Five storylines to watch after Pitt’s win over Duke
There might be a tendency to put too much emphasis on Pitt’s game Friday night in Charlottesville, Va., against No. 23 Virginia (6-2, 4-1).
But go ahead. Enjoy, Pitt fans. After 14 seasons of mostly mediocre football since the most recent major bowl invitation, including the past 20 games (9-11) under coach Pat Narduzzi, you’ve earned it.
At stake Friday is first place in the ACC Coastal, which is at once the weakest division in the Power 5 and a great place to be because almost anybody can win it. Pitt (4-4, 3-1) hasn’t been in first place in November since the 2010 Big East season.
Here are five storylines to get you through the week:
1. Expect more tense moments
Say what you want about the Narduzzi era — and maybe it’s failed to reach some fans’ expectations — but his teams keep things interesting. Overall, 25 of 46 games since 2015 have been decided by single-digit margins. Pitt is 13-12 in that scenario, but Narduzzi believes those games build character.
“It’s easy to go blow people out and be better than everybody for four quarters,” he said, exaggerating to make a point. “You’d like a blow out.”
But he doesn’t mind winning “tight games where our guys continue to believe all the way to the end.”
“There are going to ups and downs, there is going to be adversity and it ain’t going to be easy.”
2. The return of Alex Kessman
Close games often are decided by a field goal, and Kessman figures to be a big piece of the puzzle over the next four games.
He already owns the longest field goal at Heinz Field (55 yards, plus two 54-yard efforts), and he has made five of 50 or more in his career, more than any previous Pitt kicker.
“Pregame, I hit from 62 going into the closed end (away from the Ohio River),” he said. “I told coach Narduzzi, ‘I’m good from 58 or so. I can hit that.’ ”
Kessman admits the long ones fired up the team, but he also didn’t forget to credit holder Jake Scarton, who’s also the backup kicker.
On the 48-yarder that tied the score 45-45 with 2 minute, 33 seconds left, Kessman said, “The laces were back, and Jake spun the the ball all the way around.”
A stat to consider with three of the four games away from Heinz: Kessman is almost perfect at home (seven of eight) but 0 for 2 on the road (both at Notre Dame).
3. Don’t forget that defense — ouch!
Pitt allowed 619 yards against Duke, 57 short of the team record set last year against Oklahoma State.
Narduzzi put much of the blame on poor tackling, a common complaint, even in the NFL. But he’s not excusing it.
“That’s not us,” he said.
Senior linebacker Seun Idowu was not afraid to swallow some blame.
“I was the culprit on a couple plays,” he said. “Younger guys had to say, ‘Hey, it’s all right, buddy. You make the next couple plays and make it up to us.’ ”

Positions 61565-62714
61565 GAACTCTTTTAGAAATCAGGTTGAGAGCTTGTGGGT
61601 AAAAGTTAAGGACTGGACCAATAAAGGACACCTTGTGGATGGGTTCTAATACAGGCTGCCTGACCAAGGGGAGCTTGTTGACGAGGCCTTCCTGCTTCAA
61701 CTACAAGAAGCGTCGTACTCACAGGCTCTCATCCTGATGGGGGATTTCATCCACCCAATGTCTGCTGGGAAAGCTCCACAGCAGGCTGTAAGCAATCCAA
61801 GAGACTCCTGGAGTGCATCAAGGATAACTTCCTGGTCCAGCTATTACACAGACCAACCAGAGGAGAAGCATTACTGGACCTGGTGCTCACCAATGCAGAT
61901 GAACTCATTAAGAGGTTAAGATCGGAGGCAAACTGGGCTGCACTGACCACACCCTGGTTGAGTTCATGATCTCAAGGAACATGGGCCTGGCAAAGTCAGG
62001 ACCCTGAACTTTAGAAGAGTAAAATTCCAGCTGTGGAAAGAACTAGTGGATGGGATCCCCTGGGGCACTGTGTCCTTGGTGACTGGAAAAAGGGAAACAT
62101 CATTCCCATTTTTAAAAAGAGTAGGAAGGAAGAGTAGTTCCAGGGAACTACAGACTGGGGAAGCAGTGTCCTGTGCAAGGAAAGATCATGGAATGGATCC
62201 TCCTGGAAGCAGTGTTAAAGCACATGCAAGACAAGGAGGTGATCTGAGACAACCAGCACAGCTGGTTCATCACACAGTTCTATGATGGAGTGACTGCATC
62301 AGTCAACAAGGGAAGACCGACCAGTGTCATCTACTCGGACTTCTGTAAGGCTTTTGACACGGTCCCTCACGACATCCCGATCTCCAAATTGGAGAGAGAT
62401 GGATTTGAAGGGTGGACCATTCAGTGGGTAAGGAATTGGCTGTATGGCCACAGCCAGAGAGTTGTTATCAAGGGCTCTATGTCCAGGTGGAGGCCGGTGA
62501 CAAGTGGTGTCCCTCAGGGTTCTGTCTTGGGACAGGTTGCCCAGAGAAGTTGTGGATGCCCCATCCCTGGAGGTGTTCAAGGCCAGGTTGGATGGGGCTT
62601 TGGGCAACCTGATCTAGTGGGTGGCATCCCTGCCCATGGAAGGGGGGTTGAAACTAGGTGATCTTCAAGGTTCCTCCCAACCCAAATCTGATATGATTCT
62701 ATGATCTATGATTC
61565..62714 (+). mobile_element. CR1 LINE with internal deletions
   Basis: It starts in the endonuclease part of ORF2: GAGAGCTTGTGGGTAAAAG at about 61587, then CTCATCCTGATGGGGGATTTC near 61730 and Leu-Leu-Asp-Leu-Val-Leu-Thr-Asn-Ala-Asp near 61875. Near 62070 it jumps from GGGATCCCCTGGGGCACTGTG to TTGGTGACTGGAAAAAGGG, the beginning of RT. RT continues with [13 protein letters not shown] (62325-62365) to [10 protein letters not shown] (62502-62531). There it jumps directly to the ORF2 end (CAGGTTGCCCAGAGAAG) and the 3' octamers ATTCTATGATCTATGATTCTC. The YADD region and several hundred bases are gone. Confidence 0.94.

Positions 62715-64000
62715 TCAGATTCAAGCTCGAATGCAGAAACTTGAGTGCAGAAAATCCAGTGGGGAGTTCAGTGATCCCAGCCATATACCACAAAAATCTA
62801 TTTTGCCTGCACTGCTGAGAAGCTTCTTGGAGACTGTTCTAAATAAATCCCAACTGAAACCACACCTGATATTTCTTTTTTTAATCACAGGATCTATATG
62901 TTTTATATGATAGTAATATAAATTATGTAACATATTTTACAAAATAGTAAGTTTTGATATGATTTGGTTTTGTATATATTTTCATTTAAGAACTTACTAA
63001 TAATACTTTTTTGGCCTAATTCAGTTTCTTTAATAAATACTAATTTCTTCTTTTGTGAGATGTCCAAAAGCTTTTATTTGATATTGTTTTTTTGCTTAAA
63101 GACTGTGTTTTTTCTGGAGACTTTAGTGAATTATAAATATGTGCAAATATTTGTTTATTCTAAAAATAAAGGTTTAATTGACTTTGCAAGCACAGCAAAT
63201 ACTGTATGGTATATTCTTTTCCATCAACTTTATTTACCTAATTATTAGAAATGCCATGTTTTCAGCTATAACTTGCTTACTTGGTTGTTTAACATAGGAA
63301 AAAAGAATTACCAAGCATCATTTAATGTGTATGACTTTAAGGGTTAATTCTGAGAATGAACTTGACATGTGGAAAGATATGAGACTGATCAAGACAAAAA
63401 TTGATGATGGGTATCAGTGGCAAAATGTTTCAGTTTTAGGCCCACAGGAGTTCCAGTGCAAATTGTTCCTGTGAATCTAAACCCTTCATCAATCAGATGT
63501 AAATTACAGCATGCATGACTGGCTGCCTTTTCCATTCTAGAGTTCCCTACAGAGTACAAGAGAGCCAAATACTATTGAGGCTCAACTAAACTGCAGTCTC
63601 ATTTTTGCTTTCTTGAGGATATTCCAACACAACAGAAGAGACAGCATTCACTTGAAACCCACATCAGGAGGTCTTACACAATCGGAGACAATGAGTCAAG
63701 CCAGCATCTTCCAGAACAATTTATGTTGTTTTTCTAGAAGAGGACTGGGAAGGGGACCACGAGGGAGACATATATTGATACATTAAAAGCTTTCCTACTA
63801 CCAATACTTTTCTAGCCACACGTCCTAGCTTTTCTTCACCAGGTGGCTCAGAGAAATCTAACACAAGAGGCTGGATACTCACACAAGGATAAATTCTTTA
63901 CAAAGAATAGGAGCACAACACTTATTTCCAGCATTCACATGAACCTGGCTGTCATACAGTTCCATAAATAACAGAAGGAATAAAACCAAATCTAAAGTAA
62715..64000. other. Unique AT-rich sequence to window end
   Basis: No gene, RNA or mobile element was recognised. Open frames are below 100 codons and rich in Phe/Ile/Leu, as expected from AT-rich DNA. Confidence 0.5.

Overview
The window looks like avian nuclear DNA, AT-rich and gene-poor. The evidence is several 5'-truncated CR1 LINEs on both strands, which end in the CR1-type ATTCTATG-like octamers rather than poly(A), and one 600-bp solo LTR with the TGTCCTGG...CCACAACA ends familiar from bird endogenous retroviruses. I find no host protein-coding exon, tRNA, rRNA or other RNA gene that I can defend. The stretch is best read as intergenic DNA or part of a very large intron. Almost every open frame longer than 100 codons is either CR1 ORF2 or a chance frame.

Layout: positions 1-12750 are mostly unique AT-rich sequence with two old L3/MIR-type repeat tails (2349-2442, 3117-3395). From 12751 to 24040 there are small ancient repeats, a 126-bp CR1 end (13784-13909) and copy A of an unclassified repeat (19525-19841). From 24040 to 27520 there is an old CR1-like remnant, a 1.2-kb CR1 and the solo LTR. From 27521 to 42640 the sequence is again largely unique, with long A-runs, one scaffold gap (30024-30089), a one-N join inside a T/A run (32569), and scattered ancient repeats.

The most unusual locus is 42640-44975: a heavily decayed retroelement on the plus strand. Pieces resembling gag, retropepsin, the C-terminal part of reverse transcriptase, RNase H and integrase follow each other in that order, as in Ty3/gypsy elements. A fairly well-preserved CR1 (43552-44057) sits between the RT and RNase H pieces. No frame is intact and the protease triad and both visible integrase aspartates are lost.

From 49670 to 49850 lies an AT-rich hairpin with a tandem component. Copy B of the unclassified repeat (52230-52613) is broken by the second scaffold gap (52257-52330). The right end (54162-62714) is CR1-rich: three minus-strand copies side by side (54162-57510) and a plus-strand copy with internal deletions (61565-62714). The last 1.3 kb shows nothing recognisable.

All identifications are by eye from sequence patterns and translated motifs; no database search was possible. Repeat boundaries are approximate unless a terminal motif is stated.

The good thing is Pitt recovered to hold Duke to a field goal in the fourth quarter after the Blue Devils scored six touchdowns in the first three.
“You can’t panic in those moments,” Idowu said. “You have to stay locked in, have confidence in the game plan.”
4. Kenny Pickett is a ‘dude.’
You don’t have to be in tune with the latest lingo to know what Narduzzi meant when he called his quarterback “a dude.”
“Kenny is a strong kid,” the coach said. “I’ll go to any extent with that guy.”
When the ball was in the air, Pickett was mistake-free, recording for the first time consecutive games without an interception. He also ran for a season-high 76 yards.
Taysir Mack played for the first time in three games, but he did not have a catch. Narduzzi said Mack, who has been recovering from an ankle injury, may be more active in practice this week and might help Friday in Virginia.
5. Is running the ball enough?
Pickett was good late, but he still hasn’t thrown for 200 yards in any game this season.
Does that matter?
Not when the ground game is working with backs Qadree Ollison and Darrin Hall, wide receiver Maurice Ffrench, Pickett himself and V’Lique Carter, a former cornerback.
Ollison is 105 yards short of joining Tony Dorsett, Curvin Richards, LeSean McCoy, Dion Lewis and James Conner as the only Pitt backs with multiple 1,000-yard seasons.
Overall, Pitt’s 484 yards on the ground were 46 short of the all-time Pitt record set in 1975 against Army.
Also, forget about Carter playing on both sides of the ball.
“We’ll go recruit another DB,” Narduzzi said. “You have to score points to win nowadays.”
Jerry DiPaola is a Tribune-Review staff writer. You can contact Jerry at [email protected] or via Twitter @JDiPaola_Trib.